Fonds consists of the articles, reports and official correspondence of Robert Bell covering his career with the Geological Survey of Canada, 1857-1908. Also Bell's extensive personal correspondence and subject files plus the Bell Family papers. The subject files include extensive documentation on mining in Canada and Indian legends. Fonds also consists of photographs documenting the personal and professional life of Bell, including views of various expeditions to the Northwest Territories, northern Ontario, northern Quebec, Labrador, Manitoba, Alberta and British Columbia; shots of flora and fauna; assorted rivers and waterways; and portraits of family, friends, Indians and Inuits. The fonds includes paintings by Olga Bell, M. Festa and B. Muhk; drawings by Henry Farmer, Margaret, Olga and Robert Bell; watercolours by Olga Bell; and prints by Robert Bell and Theordore Heinrich. Subjects include: family members; flora and fauna; and Sir William Dawson. Fonds also consists of maps of Canada and the United States and plans of Canadian bridges relating to the career of Robert Bell, geologist with the Geological Survey of Canada..
Bell, Robert, 1841-1917: Robert Bell was born in Toronto, June 3, 1841. He was educated at Prescott County schools, McGill University (Faculty of Arts, 1858-61; Faculty of Medicine, 1869-78), and the University of Edinburgh (1864). Because his father, the Rev. Andrew Bell of Perth, Ontario, was a leading amateur geologist and a close friend of Sir William Logan, founder of the Geological Survey of Canada (GSC), Robert Bell developed an early interest in natural history, and especially in geology.
In 1857, at the age of 15, Bell joined the summer field staff of the GSC, the start of over fifty years of fieldwork that would continue throughout his career, even after his retirement from the GSC in 1908.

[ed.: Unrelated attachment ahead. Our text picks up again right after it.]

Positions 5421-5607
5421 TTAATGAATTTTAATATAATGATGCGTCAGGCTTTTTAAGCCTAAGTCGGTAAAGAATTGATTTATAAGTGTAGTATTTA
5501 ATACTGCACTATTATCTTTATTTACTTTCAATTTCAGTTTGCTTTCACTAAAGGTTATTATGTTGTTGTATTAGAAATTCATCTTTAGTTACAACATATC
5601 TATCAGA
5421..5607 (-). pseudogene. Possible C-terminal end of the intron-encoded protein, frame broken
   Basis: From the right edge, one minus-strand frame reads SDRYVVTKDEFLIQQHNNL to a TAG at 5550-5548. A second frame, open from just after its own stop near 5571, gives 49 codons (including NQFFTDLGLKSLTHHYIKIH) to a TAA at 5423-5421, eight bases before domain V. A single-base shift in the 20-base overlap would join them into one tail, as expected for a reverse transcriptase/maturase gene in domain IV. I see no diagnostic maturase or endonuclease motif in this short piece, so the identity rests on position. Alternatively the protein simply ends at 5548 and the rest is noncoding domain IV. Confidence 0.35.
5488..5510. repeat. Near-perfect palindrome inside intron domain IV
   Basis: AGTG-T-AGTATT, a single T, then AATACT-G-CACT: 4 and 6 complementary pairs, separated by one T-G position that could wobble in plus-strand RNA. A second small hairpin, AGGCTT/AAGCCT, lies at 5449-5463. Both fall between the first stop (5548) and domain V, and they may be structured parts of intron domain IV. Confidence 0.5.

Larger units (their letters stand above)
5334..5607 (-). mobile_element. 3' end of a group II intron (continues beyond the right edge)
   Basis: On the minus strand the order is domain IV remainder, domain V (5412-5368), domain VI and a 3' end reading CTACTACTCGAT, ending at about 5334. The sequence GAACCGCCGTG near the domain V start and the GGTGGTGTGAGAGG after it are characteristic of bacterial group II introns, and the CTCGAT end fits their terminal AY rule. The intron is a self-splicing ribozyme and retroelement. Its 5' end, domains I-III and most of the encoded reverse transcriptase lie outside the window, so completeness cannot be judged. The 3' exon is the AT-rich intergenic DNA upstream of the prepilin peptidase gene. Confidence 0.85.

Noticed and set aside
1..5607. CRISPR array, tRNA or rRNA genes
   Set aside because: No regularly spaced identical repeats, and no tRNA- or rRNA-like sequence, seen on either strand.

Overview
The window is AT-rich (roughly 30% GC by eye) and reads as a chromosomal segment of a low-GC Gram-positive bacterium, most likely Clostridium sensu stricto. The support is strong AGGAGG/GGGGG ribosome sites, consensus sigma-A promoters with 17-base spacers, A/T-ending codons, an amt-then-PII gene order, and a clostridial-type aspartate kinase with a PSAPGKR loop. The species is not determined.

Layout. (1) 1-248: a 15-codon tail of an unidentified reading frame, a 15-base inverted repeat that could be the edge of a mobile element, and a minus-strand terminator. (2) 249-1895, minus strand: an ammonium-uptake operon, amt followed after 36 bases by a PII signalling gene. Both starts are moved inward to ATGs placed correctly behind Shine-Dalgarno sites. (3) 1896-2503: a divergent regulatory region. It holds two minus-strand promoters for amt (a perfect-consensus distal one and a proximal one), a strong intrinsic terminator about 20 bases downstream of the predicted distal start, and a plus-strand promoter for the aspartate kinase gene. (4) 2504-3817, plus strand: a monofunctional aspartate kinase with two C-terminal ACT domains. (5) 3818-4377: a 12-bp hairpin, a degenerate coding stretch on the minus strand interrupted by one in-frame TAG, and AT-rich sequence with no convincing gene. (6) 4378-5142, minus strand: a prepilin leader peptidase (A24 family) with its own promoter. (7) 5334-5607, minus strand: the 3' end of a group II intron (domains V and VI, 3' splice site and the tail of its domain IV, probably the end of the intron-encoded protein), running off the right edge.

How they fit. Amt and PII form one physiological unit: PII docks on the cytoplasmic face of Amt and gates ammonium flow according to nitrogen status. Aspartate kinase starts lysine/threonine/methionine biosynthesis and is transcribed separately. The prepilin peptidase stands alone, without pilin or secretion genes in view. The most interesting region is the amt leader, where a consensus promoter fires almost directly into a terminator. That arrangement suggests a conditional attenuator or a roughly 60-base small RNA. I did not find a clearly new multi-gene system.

During the period 1863-67 when Bell was a professor of Chemistry and Natural History at Queen's University, he still pursued his geological interests by working for the GSC during the summers and by investigating privately owned mineral properties. Throughout his life he was involved in a variety of private business interests, including speculation and several partnerships in mining enterprises in Nova Scotia, Ontario and Newfoundland, and extensive land holdings in Manitoba.
By 1868, having experienced some difficulties at Queen's, Bell had moved into full-time employment in the GSC. As a pioneer Canadian geologist, he explored and surveyed much of Canada east of the Rocky Mountains. On two Hudson Bay expeditions (S.S. Neptune, 1884; S.S. Alert, 1885), he served as geologist, naturalist and medical officer. Although his GSC career was sometimes surrounded with public controversy and personal frustration, he steadily advanced, being appointed an Assistant Director in 1877, Chief Geologist in 1890, and Acting Director in 1901. His great disappointment was that his position as GSC director was never made permanent. After he was superannuated in 1908, Bell devoted much of his time to private mineral explorations and his Manitoba farm lands.
Bell's personal interests extended beyond geology to history, native customs and folklore, archaeology, geography, forestry and conservation, as well as colonization and farming. Besides writing over two hundred published reports and pamphlets, he wrote numerous speeches and articles which reflected his various interests. Bell was an active participant in many professional associations such as the American Institute of Mining Engineers, the Canadian Mining Institute, the Canadian and American Forestry Associations, the Geology Society of London, the Royal Society (London), and the Royal Society of Canada. His scientific and academic distinctions included, honorary degrees from Queen's, the American Geographical Society Medal and the Patron's or King's Gold Medal (Royal Geographical Society of London).
In 1873 Bell married Agnes Smith (1854-1927) of Scotland. They had four children: Edith Margaret (Daisy), Alice, Donald and Olga. In spite of their many separations caused by Bell's fieldwork and Mrs. Bell's frequent voyages home to Scotland, they were a close and devoted family. Bell died at his farm in Rathwell, Manitoba, June 18, 1917.